Magrudergrind, Young and in the Way, Torch Runner, No Power
Sept. 19, 2011
Magrudergrind has been a staple in many of my friends' music collection since we all discovered them several years back. They certainly grew on me over the years and I became enveloped by their ferocious talent and intrigued that they come from my hometown, Washington, D.C. Nonetheless, Charlotte had never been graced with their presence, for whatever reason, and none of us had the opportunity to witness their brutality live and before our eyes. Therefore, when I found out they were booked at the Milestone for September 19, with two local bands and one regional band: No Power, Young and in the Way and Torch Runner, I was on it. There was absolutely no way I was going to miss this show.
As Rob Davis fervently animated his screams across the stage and in the audiences' faces, No Power opened up the night with grindy, punk-hinted jams new to my ears. While I was a bit skeptical of whether or not they would be worth listening to because I was never a big fan of the Charlotte band Grids (Davis was the frontman), I've got to admit, I liked it. The bass was just heavy enough, the drums at a not-so-overwhelming speed and the guitar, just shrill and complicated enough to keep my attention. Although their set was only 15 minutes, pits of hyperactive spectators broke out occasionally and most prominently, just as their set was ending. Being that this is a newer band in town, I am interested to see its evolution.
Into the first of Greensboro, N.C.'s Torch Runner's songs, the crowd became a sea of frenzied metal heads propelling themselves into each breakdown and flying across the floor in release of angst. With the heavy drops of a Looney Toons anvil, the screech of singing guitars led the way for perfectly-layered, shrill screams and crashing cymbals. As the room became packed to an almost overwhelming degree, all you could see were banging heads amidst the beautifully-heavy metal jams. Toward the conclusion of their set, the vocalist explained the theory behind their next song, it was a compilation reflecting the negativity one encounters in life on a day-to-day basis. “Although there's not a positive word in this song, I do think it's a really positive thing to have an outlet for negative energy,” he claimed. I couldn't help but agree and the crowd continued their passionate release, encouraged by their approval.
With the tinge of incense burning my nostrils and all the lights cut-off by request, Young and in the Way took the stage to project more brutality our way. With the lack of light, I became entranced by their sound of seemingly black-metal-influenced hard-hitting drums, groaning guitar and heavy bass that drove the floor into complete chaos. People began to literally fly over each other as they powerfully continued the release they had begun at the beginning of the night, but progressing, pumped from the adrenaline they were building up. Their vocalist prowled across the stage in between alluring and recognizable screamed words. He caused even more of a frenzy as he spit water onto the crowd while his whirlwind of hair told the story of his being lost in his message as well. Fans screamed lyrics back at him as they watched their head for flying enthusiasts. It was the perfect build up for what was to come.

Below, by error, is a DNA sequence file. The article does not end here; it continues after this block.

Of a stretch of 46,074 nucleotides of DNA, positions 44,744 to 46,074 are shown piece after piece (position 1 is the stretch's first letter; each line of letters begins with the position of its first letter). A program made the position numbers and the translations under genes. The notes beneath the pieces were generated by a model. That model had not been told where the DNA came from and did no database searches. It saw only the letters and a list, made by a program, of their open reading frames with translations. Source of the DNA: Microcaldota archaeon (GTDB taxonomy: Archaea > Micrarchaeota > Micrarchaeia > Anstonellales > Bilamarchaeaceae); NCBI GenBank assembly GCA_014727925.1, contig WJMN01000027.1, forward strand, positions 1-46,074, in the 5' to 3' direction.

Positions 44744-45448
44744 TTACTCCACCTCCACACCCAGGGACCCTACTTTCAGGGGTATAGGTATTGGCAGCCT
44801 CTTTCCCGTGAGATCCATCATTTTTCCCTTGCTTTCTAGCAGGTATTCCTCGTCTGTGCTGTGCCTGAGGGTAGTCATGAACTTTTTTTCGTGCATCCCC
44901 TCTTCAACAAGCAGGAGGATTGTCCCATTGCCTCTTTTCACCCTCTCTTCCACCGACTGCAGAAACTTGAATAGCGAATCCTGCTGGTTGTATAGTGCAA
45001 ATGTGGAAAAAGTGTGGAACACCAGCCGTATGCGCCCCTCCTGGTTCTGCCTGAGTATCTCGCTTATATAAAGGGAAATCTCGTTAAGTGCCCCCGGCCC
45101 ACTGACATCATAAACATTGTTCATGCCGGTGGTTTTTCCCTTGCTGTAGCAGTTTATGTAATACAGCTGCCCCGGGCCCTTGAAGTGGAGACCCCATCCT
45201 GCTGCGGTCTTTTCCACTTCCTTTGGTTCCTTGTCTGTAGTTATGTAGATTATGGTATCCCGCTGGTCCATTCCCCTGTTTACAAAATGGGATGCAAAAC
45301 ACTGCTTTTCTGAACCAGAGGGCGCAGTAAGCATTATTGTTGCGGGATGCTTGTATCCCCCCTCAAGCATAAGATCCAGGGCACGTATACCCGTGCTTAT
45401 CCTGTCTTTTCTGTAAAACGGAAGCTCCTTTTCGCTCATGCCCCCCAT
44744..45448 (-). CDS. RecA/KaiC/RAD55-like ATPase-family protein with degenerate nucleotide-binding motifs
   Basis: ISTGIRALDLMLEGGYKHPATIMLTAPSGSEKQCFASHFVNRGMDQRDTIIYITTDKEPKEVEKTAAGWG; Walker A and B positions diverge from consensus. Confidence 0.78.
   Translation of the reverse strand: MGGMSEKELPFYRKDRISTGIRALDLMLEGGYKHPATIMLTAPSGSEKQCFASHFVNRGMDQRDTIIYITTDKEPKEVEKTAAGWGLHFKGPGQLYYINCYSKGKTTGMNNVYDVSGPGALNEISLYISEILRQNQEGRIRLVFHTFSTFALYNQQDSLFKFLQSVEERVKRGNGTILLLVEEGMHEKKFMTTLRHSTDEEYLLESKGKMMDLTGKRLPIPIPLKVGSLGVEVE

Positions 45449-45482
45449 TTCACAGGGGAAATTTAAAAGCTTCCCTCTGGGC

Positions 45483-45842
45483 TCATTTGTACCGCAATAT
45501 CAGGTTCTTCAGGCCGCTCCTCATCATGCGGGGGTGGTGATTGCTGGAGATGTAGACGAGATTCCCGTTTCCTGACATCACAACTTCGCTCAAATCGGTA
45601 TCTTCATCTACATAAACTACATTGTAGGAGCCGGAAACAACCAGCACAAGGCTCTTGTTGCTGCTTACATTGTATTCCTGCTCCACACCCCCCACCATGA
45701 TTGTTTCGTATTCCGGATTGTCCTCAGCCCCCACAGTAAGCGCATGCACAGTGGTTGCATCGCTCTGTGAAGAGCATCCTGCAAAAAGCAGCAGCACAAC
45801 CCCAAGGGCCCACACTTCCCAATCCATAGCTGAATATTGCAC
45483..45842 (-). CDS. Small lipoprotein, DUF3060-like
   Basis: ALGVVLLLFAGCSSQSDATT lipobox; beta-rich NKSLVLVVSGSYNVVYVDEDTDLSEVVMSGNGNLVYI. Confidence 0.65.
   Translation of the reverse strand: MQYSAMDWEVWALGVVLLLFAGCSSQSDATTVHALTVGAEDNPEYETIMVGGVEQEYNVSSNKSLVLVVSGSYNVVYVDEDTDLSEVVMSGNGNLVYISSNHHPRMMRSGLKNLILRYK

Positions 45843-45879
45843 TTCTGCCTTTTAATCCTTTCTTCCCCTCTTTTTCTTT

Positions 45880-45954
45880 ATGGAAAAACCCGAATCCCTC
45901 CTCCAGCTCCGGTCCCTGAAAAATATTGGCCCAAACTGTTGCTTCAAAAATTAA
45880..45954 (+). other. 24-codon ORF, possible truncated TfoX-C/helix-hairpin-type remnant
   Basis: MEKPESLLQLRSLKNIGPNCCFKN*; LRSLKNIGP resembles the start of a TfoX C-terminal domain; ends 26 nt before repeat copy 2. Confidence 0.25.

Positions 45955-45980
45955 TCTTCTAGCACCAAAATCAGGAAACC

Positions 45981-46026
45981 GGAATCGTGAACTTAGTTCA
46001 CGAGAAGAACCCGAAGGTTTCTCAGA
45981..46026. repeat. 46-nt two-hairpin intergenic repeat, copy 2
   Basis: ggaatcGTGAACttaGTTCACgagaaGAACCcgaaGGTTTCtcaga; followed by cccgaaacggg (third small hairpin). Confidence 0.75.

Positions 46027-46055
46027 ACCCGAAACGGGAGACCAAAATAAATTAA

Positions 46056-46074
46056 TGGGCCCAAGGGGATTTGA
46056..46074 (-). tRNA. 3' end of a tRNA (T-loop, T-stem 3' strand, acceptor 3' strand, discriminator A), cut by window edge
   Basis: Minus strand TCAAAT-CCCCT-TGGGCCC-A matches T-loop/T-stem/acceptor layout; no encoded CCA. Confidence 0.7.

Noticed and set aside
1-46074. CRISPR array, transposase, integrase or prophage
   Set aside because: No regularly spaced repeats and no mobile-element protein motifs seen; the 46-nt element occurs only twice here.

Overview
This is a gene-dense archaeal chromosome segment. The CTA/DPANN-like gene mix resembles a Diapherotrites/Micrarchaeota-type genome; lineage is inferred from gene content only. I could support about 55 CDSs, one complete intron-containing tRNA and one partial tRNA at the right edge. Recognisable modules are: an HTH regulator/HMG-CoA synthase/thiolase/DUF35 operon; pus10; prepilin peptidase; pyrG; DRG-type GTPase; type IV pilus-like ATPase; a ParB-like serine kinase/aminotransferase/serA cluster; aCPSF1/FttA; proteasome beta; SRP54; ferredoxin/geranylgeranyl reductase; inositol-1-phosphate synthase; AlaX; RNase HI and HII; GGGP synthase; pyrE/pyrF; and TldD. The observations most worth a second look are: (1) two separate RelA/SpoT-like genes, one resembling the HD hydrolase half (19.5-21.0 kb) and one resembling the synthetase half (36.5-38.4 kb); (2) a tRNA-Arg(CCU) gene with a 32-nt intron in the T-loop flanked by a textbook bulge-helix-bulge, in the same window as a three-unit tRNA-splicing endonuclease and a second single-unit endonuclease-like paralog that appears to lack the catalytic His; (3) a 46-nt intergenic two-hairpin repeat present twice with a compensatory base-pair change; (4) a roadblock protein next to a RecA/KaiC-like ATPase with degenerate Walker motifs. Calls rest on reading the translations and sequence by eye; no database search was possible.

As soon as Magrudergrind's first notes were played, a gnarly pit broke out in the middle of the room. Their mathy, grindy goodness filled the room and spread love to every cold, black heart surrounding them. Their songs, while short, are as intense as they come and keep the rage fresh and the pit flailing. Their scores are as technical as mechanical engineering and perfectly executed at that. They are sincerely composed of lungs as powerful as I have ever seen over drums as fast and pounding as John Henry and guitar so mathematical, I wouldn't doubt it could solve pi. At one point, their vocalist, Avi, attempted a stage dive and brought the energy so high, the entire room broke out into a pit with everyone unfortunate enough to be off guard tossed in one direction or another. The Milestone's Dustin “King Doob” Outen stood guard in a fierce stance in the middle of the room, preventing anyone from getting seriously injured as it was complete bedlam in every corner. People swarmed toward one another like a disturbed beehive until the end of the set when Avi fell to his knees, Russell put down his guitar and Chris sat stagnant at his drum kit. However, people were not gonna let that fly. They begged for more and seeing it was their first time in Charlotte and they were appreciative of the large turnout and Milestone itself, the request was granted under the agreement that we brought it up a notch. People immediately started getting kicked in the mouth and a fight broke out until employees could provide damage control.
After countless bruises, a complete cathartic release and a broken nose that provided a trail of blood — and got re-set in the bathroom to boot — many of us had been waiting for this show for a long time and I believe we all got exactly what we wanted and more. Although Magrudergrind had always skipped over us on every tour, I believe that after this night, they will be returning to Charlotte. If not, I would almost be willing to travel to experience them again.